Beneath this sordid, dystopian democracy lies a longing for a lost world (which is the flipside of fear of the future world). In the longer view, the British version of this condition is what may be diagnosed as PISD—Post-Imperial Stress Disorder. Rees-Mogg, Farage, Johnson—they all exhibit symptoms of PISD. It is ironic therefore that they now embody the likely cause of the break-up of the United Kingdom. But perhaps they won’t win. Fingers crossed.
I have written to the Equality and Human Rights Commission today, since the Times carried a story that 70 alleged Labour 'officials' had made a damaging series of claims about the Labour Party's supposed institutional anti-Semitism. The irony of such a story should not be ignored - if indeed 70 officials made such an allegation, they must to a large extent be condemning themselves. And since the EHRC itself would never leak submissions to its inquiries (no, never) one can only assume that the leak came from a subscriber to the allegation. No questions about motive there!
To the EHRC:
I apologise for seeking to make a late submission to this inquiry, so I will keep this email short. I am writing partly because I have read about a 'leak' of a submission to you by '70 Labour officials.' I am also writing to make a complaint about the EHRC itself, so I am asking for a reply to this email.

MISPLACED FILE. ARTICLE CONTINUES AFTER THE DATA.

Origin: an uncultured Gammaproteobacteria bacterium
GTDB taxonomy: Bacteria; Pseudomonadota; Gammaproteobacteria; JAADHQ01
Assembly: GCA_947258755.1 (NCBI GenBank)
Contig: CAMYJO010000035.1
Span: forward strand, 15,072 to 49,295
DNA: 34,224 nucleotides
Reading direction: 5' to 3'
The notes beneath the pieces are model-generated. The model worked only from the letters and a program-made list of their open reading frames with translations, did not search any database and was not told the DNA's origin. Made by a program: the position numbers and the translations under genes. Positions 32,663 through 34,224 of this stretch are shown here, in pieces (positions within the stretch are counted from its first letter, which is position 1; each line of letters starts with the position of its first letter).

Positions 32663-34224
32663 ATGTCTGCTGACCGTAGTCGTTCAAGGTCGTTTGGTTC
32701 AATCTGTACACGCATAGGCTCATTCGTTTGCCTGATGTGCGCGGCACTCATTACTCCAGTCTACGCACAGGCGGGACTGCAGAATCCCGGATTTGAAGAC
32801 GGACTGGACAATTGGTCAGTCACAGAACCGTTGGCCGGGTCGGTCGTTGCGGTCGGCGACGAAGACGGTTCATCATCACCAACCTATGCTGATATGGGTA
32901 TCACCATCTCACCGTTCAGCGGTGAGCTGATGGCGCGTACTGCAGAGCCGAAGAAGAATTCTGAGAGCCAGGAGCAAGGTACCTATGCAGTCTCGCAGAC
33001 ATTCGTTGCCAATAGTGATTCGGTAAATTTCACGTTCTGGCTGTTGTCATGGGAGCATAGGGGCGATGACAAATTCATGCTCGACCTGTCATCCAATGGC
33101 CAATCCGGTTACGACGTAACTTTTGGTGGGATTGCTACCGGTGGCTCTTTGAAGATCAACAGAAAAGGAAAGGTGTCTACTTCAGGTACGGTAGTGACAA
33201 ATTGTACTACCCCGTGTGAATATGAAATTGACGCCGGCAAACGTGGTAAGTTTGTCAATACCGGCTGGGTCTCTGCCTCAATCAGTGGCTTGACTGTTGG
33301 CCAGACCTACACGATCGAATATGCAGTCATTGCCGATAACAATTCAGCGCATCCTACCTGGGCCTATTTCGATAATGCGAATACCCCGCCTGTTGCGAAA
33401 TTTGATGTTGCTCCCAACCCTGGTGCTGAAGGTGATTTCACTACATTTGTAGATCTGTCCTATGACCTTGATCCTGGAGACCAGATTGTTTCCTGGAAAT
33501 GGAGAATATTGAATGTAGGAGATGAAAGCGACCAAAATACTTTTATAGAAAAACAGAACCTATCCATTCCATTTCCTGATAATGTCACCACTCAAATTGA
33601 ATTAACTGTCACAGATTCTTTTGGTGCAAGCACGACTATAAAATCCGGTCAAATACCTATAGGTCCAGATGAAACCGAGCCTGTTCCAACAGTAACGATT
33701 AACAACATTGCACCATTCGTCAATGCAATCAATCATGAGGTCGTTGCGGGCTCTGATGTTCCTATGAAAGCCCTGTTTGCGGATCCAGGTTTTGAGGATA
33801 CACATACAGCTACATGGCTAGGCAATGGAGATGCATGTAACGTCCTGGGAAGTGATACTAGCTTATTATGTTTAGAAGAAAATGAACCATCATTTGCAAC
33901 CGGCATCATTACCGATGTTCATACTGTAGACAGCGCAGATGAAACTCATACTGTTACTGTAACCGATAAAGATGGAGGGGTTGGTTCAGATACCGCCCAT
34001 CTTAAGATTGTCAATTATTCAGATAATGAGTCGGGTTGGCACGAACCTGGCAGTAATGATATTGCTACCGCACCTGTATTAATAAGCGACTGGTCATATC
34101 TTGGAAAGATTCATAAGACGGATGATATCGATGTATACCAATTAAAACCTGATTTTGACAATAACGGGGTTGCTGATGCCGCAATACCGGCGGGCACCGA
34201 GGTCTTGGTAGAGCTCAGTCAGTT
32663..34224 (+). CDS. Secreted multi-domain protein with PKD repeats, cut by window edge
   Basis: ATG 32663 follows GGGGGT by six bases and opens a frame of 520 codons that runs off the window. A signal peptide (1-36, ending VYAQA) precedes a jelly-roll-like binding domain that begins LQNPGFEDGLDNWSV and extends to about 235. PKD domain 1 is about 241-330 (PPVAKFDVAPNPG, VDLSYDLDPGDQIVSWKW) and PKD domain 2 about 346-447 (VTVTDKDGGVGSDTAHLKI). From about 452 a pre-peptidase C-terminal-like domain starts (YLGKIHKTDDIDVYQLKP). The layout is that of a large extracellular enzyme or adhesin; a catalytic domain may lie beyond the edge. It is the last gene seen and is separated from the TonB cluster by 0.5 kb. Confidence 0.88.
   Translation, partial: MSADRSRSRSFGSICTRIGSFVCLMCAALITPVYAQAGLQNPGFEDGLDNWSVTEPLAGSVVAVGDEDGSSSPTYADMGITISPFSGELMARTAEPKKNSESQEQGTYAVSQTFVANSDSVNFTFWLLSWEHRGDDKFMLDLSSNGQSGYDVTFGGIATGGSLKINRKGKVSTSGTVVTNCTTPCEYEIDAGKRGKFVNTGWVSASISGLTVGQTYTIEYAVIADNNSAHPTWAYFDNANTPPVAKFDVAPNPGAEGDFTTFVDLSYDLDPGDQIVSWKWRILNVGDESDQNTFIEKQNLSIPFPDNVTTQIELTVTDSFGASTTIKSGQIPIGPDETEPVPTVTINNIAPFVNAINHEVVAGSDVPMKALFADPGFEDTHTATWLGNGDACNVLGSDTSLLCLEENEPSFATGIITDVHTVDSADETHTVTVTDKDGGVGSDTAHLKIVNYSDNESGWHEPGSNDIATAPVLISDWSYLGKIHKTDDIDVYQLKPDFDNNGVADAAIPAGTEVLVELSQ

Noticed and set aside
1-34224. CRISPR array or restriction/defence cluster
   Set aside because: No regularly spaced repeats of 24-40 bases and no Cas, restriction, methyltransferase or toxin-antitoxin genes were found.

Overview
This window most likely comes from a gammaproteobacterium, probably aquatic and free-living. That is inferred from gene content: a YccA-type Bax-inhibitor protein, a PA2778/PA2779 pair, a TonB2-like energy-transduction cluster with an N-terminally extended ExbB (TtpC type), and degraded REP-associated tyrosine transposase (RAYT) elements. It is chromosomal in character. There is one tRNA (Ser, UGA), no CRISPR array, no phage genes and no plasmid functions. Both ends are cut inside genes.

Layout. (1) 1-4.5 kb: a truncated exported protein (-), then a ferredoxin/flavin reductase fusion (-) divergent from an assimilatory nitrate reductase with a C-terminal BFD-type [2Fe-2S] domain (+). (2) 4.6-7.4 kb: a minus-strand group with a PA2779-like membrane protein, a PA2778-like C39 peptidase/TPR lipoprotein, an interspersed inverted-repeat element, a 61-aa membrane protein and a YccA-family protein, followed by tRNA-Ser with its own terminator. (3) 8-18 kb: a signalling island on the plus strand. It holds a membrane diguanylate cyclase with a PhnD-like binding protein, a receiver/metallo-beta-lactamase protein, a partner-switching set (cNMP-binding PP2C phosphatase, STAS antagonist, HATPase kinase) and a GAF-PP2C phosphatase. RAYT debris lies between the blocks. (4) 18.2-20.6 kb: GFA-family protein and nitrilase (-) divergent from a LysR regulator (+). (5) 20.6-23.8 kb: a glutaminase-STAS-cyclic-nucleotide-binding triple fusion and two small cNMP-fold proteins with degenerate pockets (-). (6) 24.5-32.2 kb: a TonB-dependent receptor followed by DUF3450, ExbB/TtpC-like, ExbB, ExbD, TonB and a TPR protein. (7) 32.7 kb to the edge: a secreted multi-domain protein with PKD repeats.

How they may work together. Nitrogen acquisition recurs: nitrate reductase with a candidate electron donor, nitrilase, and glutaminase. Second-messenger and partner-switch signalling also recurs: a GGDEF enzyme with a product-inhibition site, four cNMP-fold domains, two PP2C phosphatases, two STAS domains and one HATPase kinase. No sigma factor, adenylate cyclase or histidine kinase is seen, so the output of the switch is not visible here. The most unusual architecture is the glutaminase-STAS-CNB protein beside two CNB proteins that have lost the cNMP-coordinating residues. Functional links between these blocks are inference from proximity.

I joined the Labour Party in 1984 and during my membership (which continues) I served 12 years as a councillor, spent many years serving in various voluntary constituency party capacities, seven years as a Labour Party regional official (at one time working as full time agent for a Jewish PPC (Leeds North East: Fabian Hamilton) and nine years as an MP. In all this time, and in all these capacities I have never encountered any expression of anti-Semitism in the party. As a Labour Party official I worked in campaigns across the country, although most of my experience has been in Yorkshire. It should be noted that when I worked in Leeds North East constituency, if there were any issues about identity, they had to do almost exclusively with gender, not ethnicity. Some of this arose, ironically when a female was originally selected as the parliamentary candidate (from an all-women shortlist), to be eventually replaced by a Jewish man. You would think that might have stirred up some anti-Semitism. It simply did not.